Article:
TALLINN - The unique festival of music and theater “Birgitta Festival” first appeared in a fascinating place in the Estonian capital Tallinn, the ruins of the historical Pirita (St. Bridget’s) convent. This was in the late summer of 2005. The Birgitta Festival is aspiring to become the symbolic festival of Tallinn, as well as a major event of the Baltic States as well as in the wider cultural world.
The 2014 festival celebrates two anniversaries – EriKlas 75 and Birgitta Festival 10. Birgitta Festival’s identity lies with high quality musical theater. Not just staging famous and popular operas, but showing the different genres of musical theater. This year the program includes staged oratorio, comic opera, grand dramatic opera, ballet and staged gala concert. The guest performers hail from America, Western Europe, Russia and Latvia.
Birgitta is Tallinn’s signature festival, much like the Festivities Week (Juhlaviikot) is in Helsinki or the Water Festival in Stockholm.
It combines the dark charm of the medieval Pirita convent in Tallinn, with the latest in modern musical theater in all its variety and richness.
Opening night, Aug. 8, features Mass by the famous American musical composer Leonard Bernstein. A work which merited a warning by the FBI to the White House and the Church banning the performance, written in the memory of John F. Kennedy. Mass was commissioned by Jacqueline Kennedy Onassis for the opening of the John F. Kennedy Center for the Performing Arts and is dedicated to President Kennedy, who was assassinated 50 years ago in November 1963.
For the first time the St. Petersburg troupe will be introduced at the festival. According to leading critics, the Jacobson Ballet Theater is currently one of the most professional, developing and interesting ballet troupes in Russia.
“Spartacus or Scenes of Roman Life,” which will be presented to the public on Aug. 10, is a modernized performance based on the choreography of the theater’s legendary director Jacobson. It is an enhanced version of the “Spartacus” that premiered in 1956 in Leningrad’s Kirov (Mariinsky) Theater. The current production is gripping and spectacular – the breath-taking fight scenes are almost movie-like.
The performance is very fast-paced – scenes alternate with kaleidoscopic speed. Gladiatorial combat, the parties and orgies of the Roman elite, the feasts of the plebeians and finally the slave revolt. These scenes blend into the scenic-theatrical whole, which reflects the overwhelmingly luxurious ancient Roman life before the empire’s impending doom.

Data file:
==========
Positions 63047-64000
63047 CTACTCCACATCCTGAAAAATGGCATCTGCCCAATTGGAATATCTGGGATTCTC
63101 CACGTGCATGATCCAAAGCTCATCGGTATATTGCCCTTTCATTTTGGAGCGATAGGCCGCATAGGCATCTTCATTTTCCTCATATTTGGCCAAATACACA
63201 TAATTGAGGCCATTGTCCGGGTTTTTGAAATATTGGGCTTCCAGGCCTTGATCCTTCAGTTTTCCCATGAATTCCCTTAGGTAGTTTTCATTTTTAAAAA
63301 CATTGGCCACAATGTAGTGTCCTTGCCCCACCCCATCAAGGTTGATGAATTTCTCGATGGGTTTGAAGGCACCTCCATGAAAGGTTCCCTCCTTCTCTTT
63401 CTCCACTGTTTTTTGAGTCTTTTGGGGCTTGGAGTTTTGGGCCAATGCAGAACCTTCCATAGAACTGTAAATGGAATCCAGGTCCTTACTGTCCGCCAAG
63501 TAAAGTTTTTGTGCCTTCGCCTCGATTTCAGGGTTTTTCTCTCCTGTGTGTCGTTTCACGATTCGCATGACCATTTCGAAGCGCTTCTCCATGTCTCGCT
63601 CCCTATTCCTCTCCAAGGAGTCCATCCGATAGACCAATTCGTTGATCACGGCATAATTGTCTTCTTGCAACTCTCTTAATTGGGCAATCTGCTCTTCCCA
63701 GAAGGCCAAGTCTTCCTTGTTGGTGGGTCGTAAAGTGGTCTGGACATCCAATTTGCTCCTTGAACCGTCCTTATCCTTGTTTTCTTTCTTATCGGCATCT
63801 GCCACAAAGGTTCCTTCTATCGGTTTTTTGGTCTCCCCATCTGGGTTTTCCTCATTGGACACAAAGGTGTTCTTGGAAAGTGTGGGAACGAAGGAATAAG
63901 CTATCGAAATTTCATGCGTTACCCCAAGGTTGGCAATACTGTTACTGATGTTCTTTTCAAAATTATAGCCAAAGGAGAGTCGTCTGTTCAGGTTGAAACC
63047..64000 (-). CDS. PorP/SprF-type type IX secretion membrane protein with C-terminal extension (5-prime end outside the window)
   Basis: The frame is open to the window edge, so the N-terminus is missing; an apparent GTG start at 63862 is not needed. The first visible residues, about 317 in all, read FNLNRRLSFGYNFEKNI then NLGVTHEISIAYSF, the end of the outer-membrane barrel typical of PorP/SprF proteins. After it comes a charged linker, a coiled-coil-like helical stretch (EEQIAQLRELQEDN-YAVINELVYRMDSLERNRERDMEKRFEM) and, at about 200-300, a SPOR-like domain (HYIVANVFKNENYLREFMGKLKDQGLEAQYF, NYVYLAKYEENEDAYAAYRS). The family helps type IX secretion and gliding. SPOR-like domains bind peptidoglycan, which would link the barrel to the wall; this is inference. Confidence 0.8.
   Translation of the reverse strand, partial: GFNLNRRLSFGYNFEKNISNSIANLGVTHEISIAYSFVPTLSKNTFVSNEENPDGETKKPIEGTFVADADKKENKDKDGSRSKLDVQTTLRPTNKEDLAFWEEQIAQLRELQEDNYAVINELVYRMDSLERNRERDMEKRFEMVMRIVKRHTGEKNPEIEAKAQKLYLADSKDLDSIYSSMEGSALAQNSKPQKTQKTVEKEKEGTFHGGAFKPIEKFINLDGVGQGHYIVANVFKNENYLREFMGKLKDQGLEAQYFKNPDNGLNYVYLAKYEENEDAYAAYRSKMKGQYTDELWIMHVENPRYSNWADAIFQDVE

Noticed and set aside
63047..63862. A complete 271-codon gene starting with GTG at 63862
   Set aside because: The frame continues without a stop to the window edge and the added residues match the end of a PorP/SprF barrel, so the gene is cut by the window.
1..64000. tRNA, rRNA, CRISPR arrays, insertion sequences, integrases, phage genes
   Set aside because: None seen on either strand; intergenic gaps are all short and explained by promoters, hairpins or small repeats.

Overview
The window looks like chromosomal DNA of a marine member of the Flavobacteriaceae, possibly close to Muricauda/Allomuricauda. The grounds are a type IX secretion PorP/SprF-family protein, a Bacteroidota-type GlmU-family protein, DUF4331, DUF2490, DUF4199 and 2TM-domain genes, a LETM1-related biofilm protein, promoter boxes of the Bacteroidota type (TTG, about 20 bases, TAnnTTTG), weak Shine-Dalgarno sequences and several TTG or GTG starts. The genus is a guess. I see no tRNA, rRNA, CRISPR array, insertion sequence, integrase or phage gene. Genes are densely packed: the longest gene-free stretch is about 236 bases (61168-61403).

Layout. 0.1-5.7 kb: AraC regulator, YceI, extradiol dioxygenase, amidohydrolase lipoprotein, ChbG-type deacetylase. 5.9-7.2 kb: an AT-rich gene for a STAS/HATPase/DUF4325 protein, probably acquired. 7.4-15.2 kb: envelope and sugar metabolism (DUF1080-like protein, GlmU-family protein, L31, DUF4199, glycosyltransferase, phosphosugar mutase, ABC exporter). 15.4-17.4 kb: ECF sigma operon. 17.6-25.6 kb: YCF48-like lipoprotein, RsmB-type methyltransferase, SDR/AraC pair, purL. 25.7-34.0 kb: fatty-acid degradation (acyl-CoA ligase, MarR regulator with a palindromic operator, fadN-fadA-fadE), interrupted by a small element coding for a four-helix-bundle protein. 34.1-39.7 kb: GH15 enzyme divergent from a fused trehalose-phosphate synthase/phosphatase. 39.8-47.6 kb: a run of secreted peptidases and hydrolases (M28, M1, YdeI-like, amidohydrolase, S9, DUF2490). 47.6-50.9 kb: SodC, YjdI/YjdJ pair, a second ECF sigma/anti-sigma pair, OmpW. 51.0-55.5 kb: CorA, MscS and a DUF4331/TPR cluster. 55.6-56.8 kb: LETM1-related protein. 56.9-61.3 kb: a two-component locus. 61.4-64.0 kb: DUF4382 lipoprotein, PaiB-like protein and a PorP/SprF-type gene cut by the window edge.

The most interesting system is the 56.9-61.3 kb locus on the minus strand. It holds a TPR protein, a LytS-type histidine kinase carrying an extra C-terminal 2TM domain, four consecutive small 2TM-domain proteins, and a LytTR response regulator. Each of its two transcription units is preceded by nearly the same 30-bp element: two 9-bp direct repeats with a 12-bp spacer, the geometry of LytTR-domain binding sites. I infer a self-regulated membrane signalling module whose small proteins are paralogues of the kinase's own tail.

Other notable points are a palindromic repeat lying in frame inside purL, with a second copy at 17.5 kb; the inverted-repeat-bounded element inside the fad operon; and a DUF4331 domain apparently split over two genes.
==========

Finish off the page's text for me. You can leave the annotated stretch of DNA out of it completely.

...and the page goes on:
On Aug. 14, Mozart’s comic opera from the heart of Europe comes to the festival stage – Swiss Opera cooperation with the Liechtenstein director Georg Rootering.
“Mozart is sexy – two couples, two rivals, 6 romances and a happy end. Mozart is fast, funny, charming, subtle, comprehensible and as good as ever,” saysRootering. “Relationships, humor and wine are the components, which Mozart’s playful dialogues are based on. The audience is charmed by the characteristically beautiful music and fast-paced rhythms.”
The second half of the festival comes from Helikon-opera. This avant-garde Moscow opera theater was Birgitta Festival’s first guest theater in 2005.
Helikon’s “A Masked Ball” on Aug. 15 is a tale of the intrigue surrounding a contemporary head of state – images of the rulers and public figures of our time are worn as masks at the fatally-ending ball. This is no modern exaggeration, but a concept deriving from the opera’s original version.
“A Masked Ball” is really the story of the assassination of King Gustav III of Sweden at a ball in an opera theater. Since this might have led to a popular uprising, the plot was forbidden in the 19th century (in Russia also, since Gustav was a relative of Catherine) and Gustav’s name was substituted for Count Riccardo.
The festival will conclude on Aug. 16 - 17 by the gala evenings of maestro EriKlas, the artistic director of the festival.